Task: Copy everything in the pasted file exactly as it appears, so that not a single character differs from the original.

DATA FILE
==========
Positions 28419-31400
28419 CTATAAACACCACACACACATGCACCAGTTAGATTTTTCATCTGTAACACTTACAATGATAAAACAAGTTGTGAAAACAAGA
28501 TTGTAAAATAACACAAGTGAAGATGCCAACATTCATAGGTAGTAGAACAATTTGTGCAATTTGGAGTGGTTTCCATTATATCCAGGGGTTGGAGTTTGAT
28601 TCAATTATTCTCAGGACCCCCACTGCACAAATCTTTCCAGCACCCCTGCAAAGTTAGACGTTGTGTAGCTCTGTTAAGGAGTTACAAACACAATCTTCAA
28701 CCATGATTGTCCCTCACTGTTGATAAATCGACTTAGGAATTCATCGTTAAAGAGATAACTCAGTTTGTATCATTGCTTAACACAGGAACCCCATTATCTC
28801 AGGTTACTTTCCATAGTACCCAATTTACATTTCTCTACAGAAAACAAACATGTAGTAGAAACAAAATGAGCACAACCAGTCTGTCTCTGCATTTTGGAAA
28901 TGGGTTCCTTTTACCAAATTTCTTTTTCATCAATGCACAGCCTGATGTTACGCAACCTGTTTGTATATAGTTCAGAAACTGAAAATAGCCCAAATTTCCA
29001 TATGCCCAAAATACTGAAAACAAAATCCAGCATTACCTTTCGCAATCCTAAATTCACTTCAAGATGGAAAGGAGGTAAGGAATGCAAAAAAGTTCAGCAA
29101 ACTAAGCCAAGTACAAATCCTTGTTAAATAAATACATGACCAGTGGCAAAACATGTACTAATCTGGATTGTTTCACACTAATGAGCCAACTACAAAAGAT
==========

Positions 28419-31400
28419 CTATAAACACCACACACACATGCACCAGTTAGATTTTTCATCTGTAACACTTACAATGATAAAACAAGTTGTGAAAACAAGA
28501 TTGTAAAATAACACAAGTGAAGATGCCAACATTCATAGGTAGTAGAACAATTTGTGCAATTTGGAGTGGTTTCCATTATATCCAGGGGTTGGAGTTTGAT
28601 TCAATTATTCTCAGGACCCCCACTGCACAAATCTTTCCAGCACCCCTGCAAAGTTAGACGTTGTGTAGCTCTGTTAAGGAGTTACAAACACAATCTTCAA
28701 CCATGATTGTCCCTCACTGTTGATAAATCGACTTAGGAATTCATCGTTAAAGAGATAACTCAGTTTGTATCATTGCTTAACACAGGAACCCCATTATCTC
28801 AGGTTACTTTCCATAGTACCCAATTTACATTTCTCTACAGAAAACAAACATGTAGTAGAAACAAAATGAGCACAACCAGTCTGTCTCTGCATTTTGGAAA
28901 TGGGTTCCTTTTACCAAATTTCTTTTTCATCAATGCACAGCCTGATGTTACGCAACCTGTTTGTATATAGTTCAGAAACTGAAAATAGCCCAAATTTCCA
29001 TATGCCCAAAATACTGAAAACAAAATCCAGCATTACCTTTCGCAATCCTAAATTCACTTCAAGATGGAAAGGAGGTAAGGAATGCAAAAAAGTTCAGCAA
29101 ACTAAGCCAAGTACAAATCCTTGTTAAATAAATACATGACCAGTGGCAAAACATGTACTAATCTGGATTGTTTCACACTAATGAGCCAACTACAAAAGAT